This week, I have been thinking about my connection to the Jewish community of Overland Park, KS, a community that is in great pain following shootings at two Jewish community facilities just blocks apart (and not terribly far from the synagogue I will visit again in June). My thoughts since Sunday have swung back and forth between worry for my friends in OPK and preparations for our seder here in PDX, careening between sadness and joy.
This week, organizers of the Boston Marathon are preparing to commemorate the events of a year ago, when last year's marathon was rocked by a terrorist bombing that killed several people and injured hundreds. When the bombing happened last year, my partner gasped in recognition and sadness at the mention of place names she had familiarity with -- the result of having attended graduate school in that historic city. She didn't especially love her grad school experience, but has some fond memories of living in a bustling city filled with history and beauty. (The 2014 marathon will be run on Sunday, April 20th.) The bombing shocked and saddened her deeply and in a slightly more personal way than it did me, because of her connection to the place.
So when we talked about the effect of travel on our ability to connect with places, and with people, it came as no surprise to my partner or to me that I would have conflicting feelings about Passover in light of what has happened in Overland Park, a clean and quiet suburb of Kansas City. My friends are all safe, thank goodness -- but their world has been totally rocked. I live two thousand miles away, and my mind and energies have bounced back and forth between sadness for my friends there and the hilarity of the seder we hosted here on Monday night. It's vaguely schizophrenic, this dual-mood energy.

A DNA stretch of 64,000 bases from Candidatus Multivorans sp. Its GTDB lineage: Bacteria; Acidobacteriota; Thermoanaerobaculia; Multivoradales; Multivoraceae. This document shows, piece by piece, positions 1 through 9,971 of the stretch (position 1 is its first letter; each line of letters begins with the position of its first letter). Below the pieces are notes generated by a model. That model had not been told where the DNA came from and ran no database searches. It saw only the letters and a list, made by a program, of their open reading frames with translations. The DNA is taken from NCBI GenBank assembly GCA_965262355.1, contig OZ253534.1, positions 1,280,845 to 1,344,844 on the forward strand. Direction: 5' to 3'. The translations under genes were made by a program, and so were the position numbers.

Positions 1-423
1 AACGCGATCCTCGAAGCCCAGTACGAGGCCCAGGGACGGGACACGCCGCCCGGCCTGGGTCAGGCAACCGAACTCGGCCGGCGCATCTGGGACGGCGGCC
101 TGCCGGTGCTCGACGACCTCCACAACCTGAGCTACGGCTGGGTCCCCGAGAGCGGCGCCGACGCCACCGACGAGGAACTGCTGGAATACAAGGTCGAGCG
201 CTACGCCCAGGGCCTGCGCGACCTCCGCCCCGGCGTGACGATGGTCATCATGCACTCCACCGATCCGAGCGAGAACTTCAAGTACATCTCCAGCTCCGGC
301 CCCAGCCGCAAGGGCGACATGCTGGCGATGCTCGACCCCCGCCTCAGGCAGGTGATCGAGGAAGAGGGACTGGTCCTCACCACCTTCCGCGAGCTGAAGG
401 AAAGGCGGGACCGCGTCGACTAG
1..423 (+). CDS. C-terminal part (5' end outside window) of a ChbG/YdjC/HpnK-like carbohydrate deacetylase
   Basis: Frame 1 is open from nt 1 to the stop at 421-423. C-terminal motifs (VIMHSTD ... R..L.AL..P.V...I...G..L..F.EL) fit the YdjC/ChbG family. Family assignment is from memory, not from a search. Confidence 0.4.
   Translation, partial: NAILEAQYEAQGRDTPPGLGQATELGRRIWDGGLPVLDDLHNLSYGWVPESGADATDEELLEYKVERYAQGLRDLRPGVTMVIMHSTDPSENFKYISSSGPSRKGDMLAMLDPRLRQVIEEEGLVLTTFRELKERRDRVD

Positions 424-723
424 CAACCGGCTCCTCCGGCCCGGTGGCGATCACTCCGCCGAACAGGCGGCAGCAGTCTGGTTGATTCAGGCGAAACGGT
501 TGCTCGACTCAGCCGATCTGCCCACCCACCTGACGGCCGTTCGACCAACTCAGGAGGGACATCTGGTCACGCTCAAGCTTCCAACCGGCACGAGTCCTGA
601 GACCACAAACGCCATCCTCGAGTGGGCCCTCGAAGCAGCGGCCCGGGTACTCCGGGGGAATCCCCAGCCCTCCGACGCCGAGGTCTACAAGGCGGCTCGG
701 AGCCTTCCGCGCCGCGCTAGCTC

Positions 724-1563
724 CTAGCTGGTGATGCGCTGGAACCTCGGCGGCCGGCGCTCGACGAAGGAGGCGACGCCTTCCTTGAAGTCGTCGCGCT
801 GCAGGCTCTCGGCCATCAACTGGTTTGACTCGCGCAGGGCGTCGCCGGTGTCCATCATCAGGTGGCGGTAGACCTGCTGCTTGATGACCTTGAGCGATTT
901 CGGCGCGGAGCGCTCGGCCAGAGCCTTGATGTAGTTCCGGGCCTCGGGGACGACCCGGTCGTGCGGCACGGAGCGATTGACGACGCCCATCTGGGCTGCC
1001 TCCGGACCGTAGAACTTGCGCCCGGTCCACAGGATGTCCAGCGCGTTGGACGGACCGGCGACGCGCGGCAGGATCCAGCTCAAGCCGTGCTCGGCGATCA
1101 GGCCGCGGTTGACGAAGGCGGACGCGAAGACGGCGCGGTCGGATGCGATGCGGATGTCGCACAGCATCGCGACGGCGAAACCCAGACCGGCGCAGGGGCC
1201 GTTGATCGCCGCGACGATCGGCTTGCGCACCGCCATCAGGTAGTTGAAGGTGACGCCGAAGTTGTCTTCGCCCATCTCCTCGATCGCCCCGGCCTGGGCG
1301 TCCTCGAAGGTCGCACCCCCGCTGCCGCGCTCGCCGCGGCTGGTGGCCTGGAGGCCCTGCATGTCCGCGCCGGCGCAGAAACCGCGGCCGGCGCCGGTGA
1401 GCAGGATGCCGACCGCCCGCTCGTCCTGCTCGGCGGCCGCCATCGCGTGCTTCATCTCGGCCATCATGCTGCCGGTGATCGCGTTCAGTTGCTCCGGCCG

And it has inspired me to think about Israel, and my relationship with the Jewish homeland.
"Next year in Jerusalem!" we shout at the end of our seders in the diaspora, as if we all actively plan to celebrate Pesach in Israel next year. The fact is that I know I will not be spending next Pesach, or the one after that, or the several after that, in Israel. But this week with its magnetic/emotional pull in opposite directions has got me thinking about something my more well-traveled friends tell me all the time: In order to have a relationship with Israel you really just need to go and visit the place. You need to go and meet the people and eat the food and hike the hills and see the holy sites, in order to get a better handle on why this place exists -- why it has to exist, and why Jews around the world had better hope it will always exist. Reading about it in books will tell you only so much, and hardly enough at that.
And so, while my friends in the Kansas City area struggle to come to terms with how their personal sense of safety and peace has been violated this week, and I pray for their safety and well-being from my home so far away, I find I am also pondering my relationship again with the place we call Eretz Yisrael, and with how my relationship with place informs the ways in which I live as a Jew. I have no hard answers -- hell, I can't even properly articulate good questions at this moment -- but I continue to ponder. I hope some answers will become clearer to me before too terribly long, and I hope they will help to inform my next steps.